Jump to content


Photo
- - - - -

ice diving and photography


  • Please log in to reply
5 replies to this topic

#1 imasleeper

imasleeper

    Lionfish

  • Member
  • PipPip
  • 69 posts

Posted 08 January 2006 - 04:37 PM

I am seeking advice from anyone who has done any ice diving with their photographic equipment. This weekend I am signed up for an ice diving ceritfication course and would like to take some pictures. Specifically I have a canon 20d with an ikelite housing, dual 125s etc. Is there anything I need to be aware of with this housing to prepare it for below freezing air temps and mid 30's water temp. My concerns center around the seals and how they will respond to these kinds of temps and whether or not they are more likely to fail.

The equipment will be sealed at home prior to going to the dive site, with special attention taken to insure as little humidity as possible is present within the housing prior to closing it up. I will not open the housing again until it is safely at home and it is once again at room temperature. (common sense in my neck of the woods).

Thanks for your time!

Sincerely,

imasleeper

#2 dhaas

dhaas

    Great White

  • Industry
  • PipPipPipPip
  • 1005 posts
  • Gender:Male

Posted 08 January 2006 - 05:27 PM

imasleeper,

Biggest concern is making sure your camera and strobe(s) batteries are charged. Water under the ice (you're diving inland, right?) is usually about 35F. Ikelite housings work fine in that temp, although the LCD on your Canon 20D might be a little slow to respond. Get in and shoot a ton of pics and worry what you got later :(

Do at least one dive first and then take your camera in. Best shooting is usually up under the ice, divers descending around the hole, etc. unless you hvae no snow cover and light comes through the ice pretty well. Then you can drop down for more dramatic effects. I'd still shoot maybe 15' deep max....plus the safety line / harness will be a pain in the butt.....

One other thing I used to worry about was the oil from chainsaws floating around on the surface. Never had a real problem, though...

Good luck!

dhaas
David Haas
www.haasimages.com

#3 mndiver

mndiver

    Damselfish

  • Member
  • Pip
  • 16 posts
  • Location:Bloomington, MN

Posted 08 January 2006 - 05:31 PM

I have taken my Ike D70 housing/DS125’s ice diving several times. I ice dive in Minnesota, USA so I can only speak to freshwater ice diving.

Most of the extra care needed for ice diving happens before and after the dive. Once you are diving, it is just a cold-water dive with a camera (and a rope, an overhead enviroment and so on).

In general: I set up everything at home and then put it back in the Pelican case. I leave it all there until I someone hands it to me while I am underwater. I do a short dive first to make sure all is well with my other dive equipment then return to the hole and have someone hand me the camera. I use it for one dive and then back in the case it goes. If I do another dive, I don’t’ take the camera.

I had one problem last year, a tiny leak in the form of a few drops. It came from the control that turns the camera on and off. I saw it right away and handed the camera back up. I could not duplicate the problem in the pool and Ikelite found nothing wrong with the housing. I think that the tiny bit of water that gets around the controls froze, expanded, and pushed on a gland letting in some drops of water. Hence, I only use it for one dive a day and or don’t let it freeze. I have found it very useful to dive from a heated shelter so that the camera and housing don’t get too cold. --- OK, so I don’t freeze either.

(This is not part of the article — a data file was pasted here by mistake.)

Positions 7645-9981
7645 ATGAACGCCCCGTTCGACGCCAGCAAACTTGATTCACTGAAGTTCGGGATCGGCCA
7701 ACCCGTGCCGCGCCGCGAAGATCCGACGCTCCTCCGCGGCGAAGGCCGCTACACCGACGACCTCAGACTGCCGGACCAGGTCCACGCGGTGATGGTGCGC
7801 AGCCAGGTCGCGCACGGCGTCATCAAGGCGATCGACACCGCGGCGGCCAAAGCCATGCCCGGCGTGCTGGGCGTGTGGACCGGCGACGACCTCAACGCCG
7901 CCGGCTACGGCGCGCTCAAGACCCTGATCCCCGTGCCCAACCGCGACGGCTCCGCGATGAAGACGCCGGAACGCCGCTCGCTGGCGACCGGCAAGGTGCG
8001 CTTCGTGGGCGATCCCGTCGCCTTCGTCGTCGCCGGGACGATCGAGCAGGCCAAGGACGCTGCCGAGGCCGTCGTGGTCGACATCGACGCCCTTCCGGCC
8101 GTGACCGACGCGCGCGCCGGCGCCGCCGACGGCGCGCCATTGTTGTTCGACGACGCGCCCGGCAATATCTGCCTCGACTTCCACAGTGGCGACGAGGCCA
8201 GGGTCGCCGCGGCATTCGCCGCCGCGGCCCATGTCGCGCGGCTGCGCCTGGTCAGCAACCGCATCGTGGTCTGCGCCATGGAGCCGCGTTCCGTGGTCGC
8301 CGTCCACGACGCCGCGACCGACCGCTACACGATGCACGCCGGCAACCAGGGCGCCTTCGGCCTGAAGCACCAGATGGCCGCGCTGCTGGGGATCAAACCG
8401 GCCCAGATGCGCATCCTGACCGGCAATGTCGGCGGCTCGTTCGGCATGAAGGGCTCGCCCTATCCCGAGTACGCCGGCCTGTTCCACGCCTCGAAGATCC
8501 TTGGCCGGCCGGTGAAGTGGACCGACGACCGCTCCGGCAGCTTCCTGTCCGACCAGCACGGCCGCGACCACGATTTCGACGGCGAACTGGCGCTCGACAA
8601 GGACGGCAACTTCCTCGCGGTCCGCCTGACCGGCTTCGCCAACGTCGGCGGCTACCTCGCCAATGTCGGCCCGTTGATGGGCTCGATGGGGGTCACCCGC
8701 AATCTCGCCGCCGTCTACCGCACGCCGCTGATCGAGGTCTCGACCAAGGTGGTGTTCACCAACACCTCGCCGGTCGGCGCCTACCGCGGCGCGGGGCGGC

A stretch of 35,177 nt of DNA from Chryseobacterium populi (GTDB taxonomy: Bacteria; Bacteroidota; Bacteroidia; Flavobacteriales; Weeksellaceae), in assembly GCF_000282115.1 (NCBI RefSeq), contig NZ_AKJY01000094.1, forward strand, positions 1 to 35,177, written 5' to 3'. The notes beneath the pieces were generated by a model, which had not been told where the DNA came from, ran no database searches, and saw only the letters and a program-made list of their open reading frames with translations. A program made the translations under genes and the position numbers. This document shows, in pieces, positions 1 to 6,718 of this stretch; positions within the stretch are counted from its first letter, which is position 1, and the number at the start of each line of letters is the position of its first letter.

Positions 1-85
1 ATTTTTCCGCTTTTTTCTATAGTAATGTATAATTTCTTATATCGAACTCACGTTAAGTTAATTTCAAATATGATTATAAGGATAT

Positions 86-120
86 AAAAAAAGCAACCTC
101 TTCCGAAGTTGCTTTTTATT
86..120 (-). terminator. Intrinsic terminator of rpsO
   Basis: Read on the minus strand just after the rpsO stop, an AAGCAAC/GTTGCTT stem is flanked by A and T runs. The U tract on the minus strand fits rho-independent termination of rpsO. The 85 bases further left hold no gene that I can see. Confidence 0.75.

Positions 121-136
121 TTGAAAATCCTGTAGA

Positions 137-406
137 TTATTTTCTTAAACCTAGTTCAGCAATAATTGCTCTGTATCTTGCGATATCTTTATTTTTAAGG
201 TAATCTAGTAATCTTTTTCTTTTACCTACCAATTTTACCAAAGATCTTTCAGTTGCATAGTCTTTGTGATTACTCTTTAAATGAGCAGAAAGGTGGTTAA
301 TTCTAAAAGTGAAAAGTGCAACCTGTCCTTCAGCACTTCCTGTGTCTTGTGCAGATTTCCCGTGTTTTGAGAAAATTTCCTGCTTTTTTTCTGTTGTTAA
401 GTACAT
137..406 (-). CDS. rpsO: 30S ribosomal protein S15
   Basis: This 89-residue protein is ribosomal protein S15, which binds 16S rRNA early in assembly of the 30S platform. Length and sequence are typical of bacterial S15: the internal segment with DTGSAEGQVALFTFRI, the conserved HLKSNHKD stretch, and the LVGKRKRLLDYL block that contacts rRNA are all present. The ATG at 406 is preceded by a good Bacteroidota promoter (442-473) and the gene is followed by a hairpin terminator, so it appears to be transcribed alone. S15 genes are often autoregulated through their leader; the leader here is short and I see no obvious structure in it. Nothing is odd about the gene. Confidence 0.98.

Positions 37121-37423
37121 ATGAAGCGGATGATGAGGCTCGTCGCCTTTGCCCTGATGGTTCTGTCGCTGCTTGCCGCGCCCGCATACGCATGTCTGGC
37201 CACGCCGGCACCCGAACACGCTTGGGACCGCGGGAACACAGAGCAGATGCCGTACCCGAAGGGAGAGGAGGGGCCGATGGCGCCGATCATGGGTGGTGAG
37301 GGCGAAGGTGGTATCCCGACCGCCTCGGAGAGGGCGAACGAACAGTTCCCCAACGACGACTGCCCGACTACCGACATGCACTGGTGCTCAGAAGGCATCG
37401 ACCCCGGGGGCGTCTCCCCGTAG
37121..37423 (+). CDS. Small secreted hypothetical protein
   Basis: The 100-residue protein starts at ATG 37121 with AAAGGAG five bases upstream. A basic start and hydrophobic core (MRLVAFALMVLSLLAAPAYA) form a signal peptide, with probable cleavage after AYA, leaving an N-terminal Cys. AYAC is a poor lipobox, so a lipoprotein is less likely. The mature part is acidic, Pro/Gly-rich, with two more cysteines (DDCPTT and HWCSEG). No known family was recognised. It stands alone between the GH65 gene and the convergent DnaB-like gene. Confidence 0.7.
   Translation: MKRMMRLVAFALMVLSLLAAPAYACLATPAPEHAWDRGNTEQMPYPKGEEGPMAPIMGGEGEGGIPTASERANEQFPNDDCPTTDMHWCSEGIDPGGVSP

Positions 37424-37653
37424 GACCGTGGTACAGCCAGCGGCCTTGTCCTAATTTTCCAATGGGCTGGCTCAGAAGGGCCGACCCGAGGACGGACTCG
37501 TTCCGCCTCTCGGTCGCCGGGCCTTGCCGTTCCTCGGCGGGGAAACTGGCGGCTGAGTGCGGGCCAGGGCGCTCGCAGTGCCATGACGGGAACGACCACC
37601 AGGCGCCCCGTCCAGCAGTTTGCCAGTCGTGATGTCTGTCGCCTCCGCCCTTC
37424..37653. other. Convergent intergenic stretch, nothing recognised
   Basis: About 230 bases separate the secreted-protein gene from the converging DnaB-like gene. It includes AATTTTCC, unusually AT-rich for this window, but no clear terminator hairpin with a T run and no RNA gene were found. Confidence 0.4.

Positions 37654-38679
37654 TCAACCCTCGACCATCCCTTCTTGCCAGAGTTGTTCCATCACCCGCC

#4 Viz'art

Viz'art

    Orca

  • Industry
  • PipPipPipPipPip
  • 1492 posts
  • Gender:Male
  • Location:Montreal, Qc, Canada

Posted 08 January 2006 - 09:48 PM

You might want to insert a silica gel packet to suck up the humidity, and avoid change of temperature as much as possible, once it's cold its better to leave it cold until your done diving, a good add on is a magenta filter if you shoot available light, somewher around a 20 to 30cc of magenta or even a FLD filter. it will help with the green cast on these dive, (works for me I did a cover for Scuba Press with this technique). stay close and shoot with your widest lens and have fun,

Ice Diving is cool ! :(
Jean Bruneau / Aquatica Technical Advisor

www.vizart.ca

www.aquatica.ca

Aquatica Pro Digital housings for D-300s, AF 10-20mm, AF 10-17mm, AF 14MM, AF 17-35mm, af 17-70mm, AF 20MM, AF 60MM, AF 105MM, 2x Ikelite Ds 160, and TLC arms exclusively

#5 fdog

fdog

    Eagle Ray

  • Industry
  • PipPipPip
  • 395 posts
  • Location:Reno NV

Posted 09 January 2006 - 06:33 PM

First time overhead-restricted (under the ice)? If so, might I suggest keeping your mind free from anything except procedures (staying alive).

Come back with a camera another day. Just sayin'.

All the best, James

#6 Viz'art

Viz'art

    Orca

  • Industry
  • PipPipPipPipPip
  • 1492 posts
  • Gender:Male
  • Location:Montreal, Qc, Canada

Posted 09 January 2006 - 09:05 PM

Or better yet, do has I did on my certification dive, have your Buddy/instructor carry the housing with the explicit understanding that if you are a total screw up you should not get the housing from him, bet you will behave :( at the same time ask him to shoot a few frame of you, its nice to be on the other side of the camera once in a while. but by all mean enjoy, its the coolest (pun intented) diving. I'm an ice junky B) since trying it.
Jean Bruneau / Aquatica Technical Advisor

www.vizart.ca

www.aquatica.ca

Aquatica Pro Digital housings for D-300s, AF 10-20mm, AF 10-17mm, AF 14MM, AF 17-35mm, af 17-70mm, AF 20MM, AF 60MM, AF 105MM, 2x Ikelite Ds 160, and TLC arms exclusively